altered depending on which type of need is of primary
concern at any given point. Despite the widespread influ
ence of regulatory focus on thoughts, emotions, and
behavior (for a review, see Higgins, 1998), little research
has examined the role of regulatory focus in interper
sonal interaction more generally and in competitive,
mixed-motive, social interactions more specifically. In
Authors’ Note: We are indebted to Don Moore for his helpful and in
sightful comments on a draft of this article. Correspondence may be
addressed to Adam D. Galinsky, Department of Management and Or
ganizations, Leverone Hall, Kellogg School of Management, North
western University, 2001 Sheridan Road, Evanston, IL 60208; e-mail:
PSPB, Vol. 31 No. 8, August 2005 1087-1098
DOI: 10.1177/0146167205276429
© 2005 by the Society for Personality and Social Psychology, Inc.
the current studies, we investigated the effect that regu
latory focus has on negotiations, on the creation and
distribution of resources.
At the core of regulatory focus theory is the notion
that people are driven to approach pleasure and to avoid
pain. Sometimes people are motivated more by the
desire to secure pleasure and other times by the desire
to elude pain. Underneath these different ways to navi
gate the physical and social landscape are two funda
mental concerns, nurturance and security. Nurturance
needs activate and are best met through a promotion
focus in which people tend to be concerned with
accomplishments, hopes, and aspirations (Higgins,
1998). Promotion-focused individuals are directed
toward achieving positive outcomes, on attaining their
ideals, and this focus is characterized by a general state
of eagerness. By contrast, individuals with security con
cerns tend to adopt a prevention focus, a state of self-
regulation concerned with safety, responsibilities, and
obligations (Higgins, 1998). These individuals are
focused on avoiding negative outcomes, and this focus is
characterized by a general state of vigilance. Thus, the
regulatory foci, promotion and prevention, are distinct
states and result in divergent strategic inclinations for
achieving the desired end states of nurturance and secu-
rity, respectively.
Regulatory focus can both be conceived as a chronic
state and as a momentary product of the situation. The
individual difference approach recognizes that some
individuals differ in the extent to which they chronically
focus on hopes and nurturance concerns or on obliga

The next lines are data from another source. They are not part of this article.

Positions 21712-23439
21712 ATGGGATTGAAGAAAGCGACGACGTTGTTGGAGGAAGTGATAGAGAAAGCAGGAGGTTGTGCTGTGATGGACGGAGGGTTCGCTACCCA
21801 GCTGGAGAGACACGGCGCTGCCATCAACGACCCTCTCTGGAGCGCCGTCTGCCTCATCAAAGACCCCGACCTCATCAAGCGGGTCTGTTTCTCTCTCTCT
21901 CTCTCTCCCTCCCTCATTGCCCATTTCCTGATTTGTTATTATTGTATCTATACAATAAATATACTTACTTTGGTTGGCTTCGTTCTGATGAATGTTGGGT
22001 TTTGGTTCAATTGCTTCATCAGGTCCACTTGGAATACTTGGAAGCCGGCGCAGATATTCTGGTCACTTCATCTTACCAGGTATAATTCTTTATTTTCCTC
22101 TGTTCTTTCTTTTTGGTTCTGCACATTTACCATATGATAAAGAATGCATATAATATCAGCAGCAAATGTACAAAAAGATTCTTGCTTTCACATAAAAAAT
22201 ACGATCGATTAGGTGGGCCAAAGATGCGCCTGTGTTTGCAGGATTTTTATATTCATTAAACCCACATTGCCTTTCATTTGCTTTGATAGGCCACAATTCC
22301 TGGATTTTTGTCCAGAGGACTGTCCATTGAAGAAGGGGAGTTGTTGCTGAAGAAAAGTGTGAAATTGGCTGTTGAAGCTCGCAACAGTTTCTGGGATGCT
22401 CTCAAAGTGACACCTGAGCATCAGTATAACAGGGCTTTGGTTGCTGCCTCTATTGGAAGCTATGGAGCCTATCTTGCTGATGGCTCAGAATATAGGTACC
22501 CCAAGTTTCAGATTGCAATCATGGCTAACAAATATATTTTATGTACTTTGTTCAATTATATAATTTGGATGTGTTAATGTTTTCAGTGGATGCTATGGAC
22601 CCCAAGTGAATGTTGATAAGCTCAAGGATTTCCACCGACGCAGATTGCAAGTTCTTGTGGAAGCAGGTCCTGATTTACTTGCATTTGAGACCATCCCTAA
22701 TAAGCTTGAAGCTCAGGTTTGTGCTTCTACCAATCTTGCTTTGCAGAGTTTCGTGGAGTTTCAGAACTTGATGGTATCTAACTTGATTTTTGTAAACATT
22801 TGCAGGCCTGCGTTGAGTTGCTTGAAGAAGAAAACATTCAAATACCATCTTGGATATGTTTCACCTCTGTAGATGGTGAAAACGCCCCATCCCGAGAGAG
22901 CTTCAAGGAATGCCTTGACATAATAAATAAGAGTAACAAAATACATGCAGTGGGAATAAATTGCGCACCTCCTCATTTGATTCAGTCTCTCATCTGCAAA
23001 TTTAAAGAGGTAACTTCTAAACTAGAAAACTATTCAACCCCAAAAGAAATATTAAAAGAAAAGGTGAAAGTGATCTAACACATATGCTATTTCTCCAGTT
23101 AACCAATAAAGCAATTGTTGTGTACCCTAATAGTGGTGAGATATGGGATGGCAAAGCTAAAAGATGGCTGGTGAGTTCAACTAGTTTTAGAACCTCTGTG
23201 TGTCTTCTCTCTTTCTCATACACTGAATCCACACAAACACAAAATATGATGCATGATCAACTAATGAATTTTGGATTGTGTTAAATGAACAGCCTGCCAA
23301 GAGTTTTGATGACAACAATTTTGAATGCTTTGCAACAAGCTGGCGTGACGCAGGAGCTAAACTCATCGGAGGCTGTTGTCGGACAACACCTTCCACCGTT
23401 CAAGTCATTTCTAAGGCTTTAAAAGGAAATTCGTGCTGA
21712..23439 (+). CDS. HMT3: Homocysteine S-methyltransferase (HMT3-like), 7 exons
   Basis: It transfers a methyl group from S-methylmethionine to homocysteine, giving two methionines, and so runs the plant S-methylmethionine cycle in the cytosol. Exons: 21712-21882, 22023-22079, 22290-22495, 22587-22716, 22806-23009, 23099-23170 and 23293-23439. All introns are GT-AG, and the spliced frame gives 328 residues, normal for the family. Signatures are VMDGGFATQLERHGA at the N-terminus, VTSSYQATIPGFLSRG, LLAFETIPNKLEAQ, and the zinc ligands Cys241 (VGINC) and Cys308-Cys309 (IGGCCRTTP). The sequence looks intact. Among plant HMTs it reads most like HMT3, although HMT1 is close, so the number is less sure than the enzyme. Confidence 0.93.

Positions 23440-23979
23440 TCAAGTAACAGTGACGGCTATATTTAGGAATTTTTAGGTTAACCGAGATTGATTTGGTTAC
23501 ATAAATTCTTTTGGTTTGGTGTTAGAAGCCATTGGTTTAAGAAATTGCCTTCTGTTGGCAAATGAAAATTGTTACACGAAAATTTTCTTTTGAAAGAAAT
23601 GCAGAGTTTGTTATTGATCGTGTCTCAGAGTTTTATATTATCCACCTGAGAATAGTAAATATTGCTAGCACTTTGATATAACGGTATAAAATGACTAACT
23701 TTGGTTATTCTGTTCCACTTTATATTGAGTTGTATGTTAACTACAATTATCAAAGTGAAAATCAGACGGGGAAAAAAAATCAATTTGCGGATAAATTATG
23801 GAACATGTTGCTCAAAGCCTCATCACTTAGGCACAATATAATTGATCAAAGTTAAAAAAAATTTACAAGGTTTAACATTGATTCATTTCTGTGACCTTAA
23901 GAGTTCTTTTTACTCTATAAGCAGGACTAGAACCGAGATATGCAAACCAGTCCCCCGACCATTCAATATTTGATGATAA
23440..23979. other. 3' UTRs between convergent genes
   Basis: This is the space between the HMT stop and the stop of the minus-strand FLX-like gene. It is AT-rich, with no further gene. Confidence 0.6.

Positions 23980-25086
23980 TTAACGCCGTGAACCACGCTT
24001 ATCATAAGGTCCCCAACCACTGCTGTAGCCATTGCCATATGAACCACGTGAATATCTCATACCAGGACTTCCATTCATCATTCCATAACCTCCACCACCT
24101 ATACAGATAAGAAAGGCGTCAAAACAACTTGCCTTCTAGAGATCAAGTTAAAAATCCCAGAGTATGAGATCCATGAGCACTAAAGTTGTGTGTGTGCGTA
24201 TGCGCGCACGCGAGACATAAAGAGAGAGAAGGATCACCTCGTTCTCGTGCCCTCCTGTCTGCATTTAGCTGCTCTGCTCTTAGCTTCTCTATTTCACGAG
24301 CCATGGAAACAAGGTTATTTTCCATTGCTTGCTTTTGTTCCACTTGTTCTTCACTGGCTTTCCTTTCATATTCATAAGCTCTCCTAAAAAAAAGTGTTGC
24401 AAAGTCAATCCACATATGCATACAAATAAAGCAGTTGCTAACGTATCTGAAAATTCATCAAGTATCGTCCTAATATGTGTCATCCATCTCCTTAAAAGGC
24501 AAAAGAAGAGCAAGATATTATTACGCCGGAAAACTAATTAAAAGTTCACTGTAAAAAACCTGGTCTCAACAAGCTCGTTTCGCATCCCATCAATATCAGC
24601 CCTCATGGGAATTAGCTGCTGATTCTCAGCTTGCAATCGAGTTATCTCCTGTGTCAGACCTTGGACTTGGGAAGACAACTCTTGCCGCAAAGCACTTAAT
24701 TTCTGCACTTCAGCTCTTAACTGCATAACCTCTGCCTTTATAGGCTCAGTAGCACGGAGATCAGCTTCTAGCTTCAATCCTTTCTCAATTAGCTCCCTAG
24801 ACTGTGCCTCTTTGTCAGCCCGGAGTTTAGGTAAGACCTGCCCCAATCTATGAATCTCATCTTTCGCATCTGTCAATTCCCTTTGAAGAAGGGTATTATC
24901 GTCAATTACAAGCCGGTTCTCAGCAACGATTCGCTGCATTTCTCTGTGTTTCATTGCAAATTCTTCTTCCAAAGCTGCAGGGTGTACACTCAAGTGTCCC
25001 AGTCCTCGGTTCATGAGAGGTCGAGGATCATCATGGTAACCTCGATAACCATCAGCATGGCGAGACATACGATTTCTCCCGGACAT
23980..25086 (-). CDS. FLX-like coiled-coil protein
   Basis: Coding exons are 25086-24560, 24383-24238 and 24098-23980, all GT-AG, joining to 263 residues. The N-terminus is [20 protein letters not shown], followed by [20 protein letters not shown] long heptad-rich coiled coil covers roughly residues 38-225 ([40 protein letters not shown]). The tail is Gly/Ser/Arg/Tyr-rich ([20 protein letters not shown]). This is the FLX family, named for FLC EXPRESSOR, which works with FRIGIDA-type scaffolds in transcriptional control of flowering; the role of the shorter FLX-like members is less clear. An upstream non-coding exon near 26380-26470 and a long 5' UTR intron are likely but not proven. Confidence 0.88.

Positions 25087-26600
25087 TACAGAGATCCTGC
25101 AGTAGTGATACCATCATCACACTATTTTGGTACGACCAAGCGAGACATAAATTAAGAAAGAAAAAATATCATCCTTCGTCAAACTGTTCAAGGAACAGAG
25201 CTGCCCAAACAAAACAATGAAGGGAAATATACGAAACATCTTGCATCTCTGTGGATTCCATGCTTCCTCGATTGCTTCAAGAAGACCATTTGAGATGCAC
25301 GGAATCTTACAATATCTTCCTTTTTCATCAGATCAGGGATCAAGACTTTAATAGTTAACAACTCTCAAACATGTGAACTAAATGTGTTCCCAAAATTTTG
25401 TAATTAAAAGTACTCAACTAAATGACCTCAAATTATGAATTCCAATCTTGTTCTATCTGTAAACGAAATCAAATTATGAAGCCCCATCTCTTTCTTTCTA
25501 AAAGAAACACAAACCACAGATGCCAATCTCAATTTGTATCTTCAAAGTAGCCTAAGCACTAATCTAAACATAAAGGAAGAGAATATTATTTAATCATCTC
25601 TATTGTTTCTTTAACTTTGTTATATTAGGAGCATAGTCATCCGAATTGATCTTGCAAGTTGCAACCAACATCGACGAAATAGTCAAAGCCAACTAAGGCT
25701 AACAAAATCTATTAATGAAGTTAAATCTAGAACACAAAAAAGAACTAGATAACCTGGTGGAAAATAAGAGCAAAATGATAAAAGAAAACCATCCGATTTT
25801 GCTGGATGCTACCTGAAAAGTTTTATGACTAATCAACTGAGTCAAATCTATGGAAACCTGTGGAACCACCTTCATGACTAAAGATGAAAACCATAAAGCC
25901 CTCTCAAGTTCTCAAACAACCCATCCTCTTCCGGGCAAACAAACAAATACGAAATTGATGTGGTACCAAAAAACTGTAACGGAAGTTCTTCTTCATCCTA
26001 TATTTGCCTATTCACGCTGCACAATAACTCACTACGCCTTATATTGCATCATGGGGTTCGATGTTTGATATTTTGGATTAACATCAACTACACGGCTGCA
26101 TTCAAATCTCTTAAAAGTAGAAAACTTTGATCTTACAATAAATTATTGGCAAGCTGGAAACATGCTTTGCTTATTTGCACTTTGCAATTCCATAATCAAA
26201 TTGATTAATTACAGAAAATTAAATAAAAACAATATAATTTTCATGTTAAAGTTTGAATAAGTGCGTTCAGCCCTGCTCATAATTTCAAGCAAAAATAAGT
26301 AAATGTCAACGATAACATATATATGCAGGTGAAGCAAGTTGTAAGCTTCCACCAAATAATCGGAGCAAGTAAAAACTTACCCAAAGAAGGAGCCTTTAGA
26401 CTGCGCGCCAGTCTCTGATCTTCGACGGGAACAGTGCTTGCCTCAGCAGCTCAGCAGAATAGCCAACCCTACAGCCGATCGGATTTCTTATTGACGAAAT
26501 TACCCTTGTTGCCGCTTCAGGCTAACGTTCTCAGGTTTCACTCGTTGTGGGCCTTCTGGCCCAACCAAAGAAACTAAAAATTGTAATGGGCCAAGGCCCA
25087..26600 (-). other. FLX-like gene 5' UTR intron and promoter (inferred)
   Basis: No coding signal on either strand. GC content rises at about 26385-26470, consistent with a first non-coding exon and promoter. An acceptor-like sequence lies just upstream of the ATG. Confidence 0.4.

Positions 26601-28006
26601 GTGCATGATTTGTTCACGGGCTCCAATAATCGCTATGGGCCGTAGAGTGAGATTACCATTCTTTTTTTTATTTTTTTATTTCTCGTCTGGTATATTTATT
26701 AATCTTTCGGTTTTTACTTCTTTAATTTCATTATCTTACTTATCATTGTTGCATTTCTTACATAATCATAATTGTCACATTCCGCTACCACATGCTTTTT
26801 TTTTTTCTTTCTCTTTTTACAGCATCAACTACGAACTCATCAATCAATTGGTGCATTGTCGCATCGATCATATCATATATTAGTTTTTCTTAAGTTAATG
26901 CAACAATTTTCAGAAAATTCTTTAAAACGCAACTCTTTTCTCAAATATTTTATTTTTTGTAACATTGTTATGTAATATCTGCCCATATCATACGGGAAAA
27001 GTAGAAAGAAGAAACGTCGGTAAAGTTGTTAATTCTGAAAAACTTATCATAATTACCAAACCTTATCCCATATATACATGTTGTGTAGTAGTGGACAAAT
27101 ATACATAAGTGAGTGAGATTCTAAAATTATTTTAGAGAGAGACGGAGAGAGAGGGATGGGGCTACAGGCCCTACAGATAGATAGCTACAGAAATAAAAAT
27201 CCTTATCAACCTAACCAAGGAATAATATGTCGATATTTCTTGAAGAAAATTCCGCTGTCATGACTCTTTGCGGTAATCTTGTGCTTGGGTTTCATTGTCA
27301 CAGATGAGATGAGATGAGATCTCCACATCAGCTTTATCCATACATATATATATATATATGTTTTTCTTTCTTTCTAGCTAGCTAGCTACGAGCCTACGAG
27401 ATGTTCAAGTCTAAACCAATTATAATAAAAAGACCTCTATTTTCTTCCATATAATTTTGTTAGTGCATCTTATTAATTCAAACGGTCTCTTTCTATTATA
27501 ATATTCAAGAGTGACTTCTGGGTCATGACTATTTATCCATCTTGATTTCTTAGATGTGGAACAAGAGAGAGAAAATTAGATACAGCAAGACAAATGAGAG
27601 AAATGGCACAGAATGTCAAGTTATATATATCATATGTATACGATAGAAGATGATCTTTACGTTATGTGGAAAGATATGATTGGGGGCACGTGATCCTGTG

tions and safety concerns. Higgins (1998) suggests that
these chronic states emerge from different patterns of
parenting, with a promotion regulatory focus associated
with withholding or withdrawing love and a prevention
regulatory focus associated with punishment as forms of
parental discipline. Not only can regulatory focus be
considered a chronic state but certain situations make
one regulatory focus predominant over the other.
Because all individuals, regardless of their chronic focus,
are capable of adopting either of the two regulatory foci,
each can be dominant at any one time. Situationally
induced regulatory focus can, for example, be brought
on by asking people to think about their hopes and aspi
rations (promotion focus) or duties and obligations
(prevention focus) or by task instructions that
emphasize either gains (promotion focus) or losses
(prevention focus).
A vast literature has accumulated showing the wide
spread effects of regulatory focus. Promotion-focused
individuals are more open to change (Liberman, Idson,
Camacho, & Higgins, 1999), generate more hypotheses
(Liberman, Molden, Idson, & Higgins, 2001), but make
more errors of commission (Crowe & Higgins, 1997)
and experience cheerfulness after positive outcomes
and dejection after negative outcomes (Shah & Higgins,
2001). Prevention-focused individuals, on the other
hand, are fixated on stability (Liberman et al., 1999) and
excluding erroneous hypotheses (Liberman et al.,
2001), they tend to make errors of omission (Crowe &
Higgins, 1997), and experience relief after positive out
comes and agitation after negative outcomes (Shah &
Higgins, 2001).
Despite the voluminous literature, little research has